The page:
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GM Suspends Corvette Plant Tours - Possibly Retooling for Mid-Engine Production

The National Corvette Museum announced earlier this week that tours at the Bowling Green Corvette Assembly Plant would be suspended for 18 months beginning on June 16th and while we don’t know the reason, this break could be retooling for a new Corvette – maybe with an engine located behind the seats.

The Corvette plant in Bowling Green, Kentucky is one of the few in the US which allows the general public to pay for an insider look at the birthplace of every new Chevy supercar. However, come June 16th 2017, General Motors will suspend Corvette plant tours for 18 months. We don’t know for sure why the plant tours would be suspended, but plants which offer public access generally restrict that access when there are major changes going on inside of the facility. An automotive plant is a crazy, busy process, so when part of the plant is torn up for changes, the environment becomes even less hospitable for visitors.

There could certainly be other reasons why General Motors decided to halt Corvette plant tours, but considering the length of 18 months, it seems more likely that the company is making some changes in the factory.

The next question is “what would the company be changing in the factory which would take 18 months?” Again, we don’t know for sure, but that length of time could be used for extensive retooling – extensive enough to build and assembly line to produce a new Corvette. Should this tour downtime come due to the revamping of the plant for a new model, the first examples of those new cars will eventually be built on that line and that isn’t something that the automaker wants the general public to see.

Of course, the next question focuses on what kind of new Corvette would require an extensive retooling. It seems that the company could be pausing the plant tours to build the long-rumored ZR1, but it seems more likely that this retooling would lead to an all-new Corvette. Maybe, just maybe, this could be the first step in GM’s preparation to build the mid-engine Corvette.

That’s right friends – the mid-engine Corvette discussions are about to kick back into high gear.

18 Months, No Visitors
For a plant like the Bowling Green Corvette facility, which is well known for its tour programs, to suspend tours for 18 months, it seems likely that there is a major purpose to this downtime. During this time, GM doesn’t want the general public getting underfoot while something is going on in the plant, and the most likely reason is that a portion of the facility is being modified for future production. It seems unlikely that they would need anywhere near that much retooling (if any at all) for the more-extreme Corvette ZR1, but 18 months seems like a very reasonable period of time to prepare a plant for the next generation of production – or a whole new style Corvette.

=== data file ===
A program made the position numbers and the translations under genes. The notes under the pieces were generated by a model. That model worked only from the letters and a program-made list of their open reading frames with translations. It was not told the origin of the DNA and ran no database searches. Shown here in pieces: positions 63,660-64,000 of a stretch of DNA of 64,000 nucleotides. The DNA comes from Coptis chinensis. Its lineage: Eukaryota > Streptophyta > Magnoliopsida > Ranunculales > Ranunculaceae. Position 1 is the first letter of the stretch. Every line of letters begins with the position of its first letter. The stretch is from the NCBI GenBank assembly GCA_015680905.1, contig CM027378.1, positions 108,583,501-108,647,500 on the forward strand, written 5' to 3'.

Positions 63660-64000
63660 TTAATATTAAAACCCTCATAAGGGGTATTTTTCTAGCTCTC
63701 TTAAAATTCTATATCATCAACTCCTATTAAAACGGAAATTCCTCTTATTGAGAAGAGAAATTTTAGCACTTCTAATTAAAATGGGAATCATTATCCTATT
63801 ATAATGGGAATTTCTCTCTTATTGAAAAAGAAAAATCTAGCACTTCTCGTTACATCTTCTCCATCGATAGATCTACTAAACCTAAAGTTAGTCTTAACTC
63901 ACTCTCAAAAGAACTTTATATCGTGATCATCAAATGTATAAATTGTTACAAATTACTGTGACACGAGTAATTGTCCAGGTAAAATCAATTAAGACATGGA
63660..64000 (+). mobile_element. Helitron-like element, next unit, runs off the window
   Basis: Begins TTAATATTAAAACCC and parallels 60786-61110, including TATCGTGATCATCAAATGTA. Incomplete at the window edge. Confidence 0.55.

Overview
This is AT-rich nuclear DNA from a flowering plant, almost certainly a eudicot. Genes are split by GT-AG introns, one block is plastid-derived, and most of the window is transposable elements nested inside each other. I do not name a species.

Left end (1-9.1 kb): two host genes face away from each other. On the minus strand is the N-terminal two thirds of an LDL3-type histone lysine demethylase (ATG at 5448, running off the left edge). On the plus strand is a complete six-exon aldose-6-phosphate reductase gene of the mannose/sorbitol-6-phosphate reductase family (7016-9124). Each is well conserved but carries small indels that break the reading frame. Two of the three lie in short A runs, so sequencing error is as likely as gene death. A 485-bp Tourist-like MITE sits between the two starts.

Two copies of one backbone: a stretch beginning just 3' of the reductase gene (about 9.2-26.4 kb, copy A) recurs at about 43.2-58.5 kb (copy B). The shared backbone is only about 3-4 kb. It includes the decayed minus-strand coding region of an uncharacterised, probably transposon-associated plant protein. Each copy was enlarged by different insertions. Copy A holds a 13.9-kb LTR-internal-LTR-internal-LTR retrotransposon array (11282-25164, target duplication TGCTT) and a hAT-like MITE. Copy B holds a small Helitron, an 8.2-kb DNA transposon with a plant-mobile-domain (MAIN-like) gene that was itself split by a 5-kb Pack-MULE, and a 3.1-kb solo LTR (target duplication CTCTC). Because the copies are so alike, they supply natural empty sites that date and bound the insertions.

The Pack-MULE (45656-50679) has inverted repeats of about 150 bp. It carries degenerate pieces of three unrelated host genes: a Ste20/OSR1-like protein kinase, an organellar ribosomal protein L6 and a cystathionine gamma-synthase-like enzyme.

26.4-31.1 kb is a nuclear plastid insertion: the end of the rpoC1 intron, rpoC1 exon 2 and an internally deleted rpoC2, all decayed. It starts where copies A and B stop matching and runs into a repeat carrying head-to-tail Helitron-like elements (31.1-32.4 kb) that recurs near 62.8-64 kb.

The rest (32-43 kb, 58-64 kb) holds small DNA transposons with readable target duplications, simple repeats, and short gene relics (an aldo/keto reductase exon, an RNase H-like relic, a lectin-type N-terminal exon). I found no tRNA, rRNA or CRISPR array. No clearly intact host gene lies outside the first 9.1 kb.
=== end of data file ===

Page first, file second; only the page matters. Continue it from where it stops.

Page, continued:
GM could be preparing the plant for the C8 generation of the Corvette, but with the C7 arriving for the 2014 model year, it seems a bit too early for the end of the 7th generation. Figure that in 18 months from the June 16th date, it will be nearing the end of the 2018 calendar year. At that time, the 2019 models would be in production, so if GM is preparing Bowling Green for the C8, the C7 will have had just 5 model years. The C7 has been popular enough that I would be shocked to see it replaced so soon, but there is another possibility – the mid-engine Corvette.

Why the Mid-Engine Corvette?
While it has long been rumored that General Motors would offer some variety of mid-engine supercar, I do not believe that Chevrolet will completely go away from the traditional front end design for the Corvette. I do believe that we could see a super-Corvette with a mid-engine layout, but I do not think that the first mid-engine Corvette will completely eradicate the tried and true front engine/rear wheel drive configuration.

With that in mind, 2019 seems too soon for the next generation Corvette, but it could be the perfect time for the mid-engine Chevrolet (or Cadillac) supercar. Provided that the mid-engine supercar is slated to exist alongside the front-engine Corvette, the timing works for this long-rumored mid-engine GM supercar to arrive.

GM could be halting Corvette plant tours while they assemble an assembly line for the mid-engine Corvette. While setting up that assembly line, the automaker wouldn’t want visitors getting in the way and later on during that 18 month period, the company wouldn’t want the public getting a look at the mid-engine supercar ahead of its grand introduction.

All we can do now as wait and see…but it certainly seems like General Motors is about to cook up something exciting in the Bowling Green Corvette plant.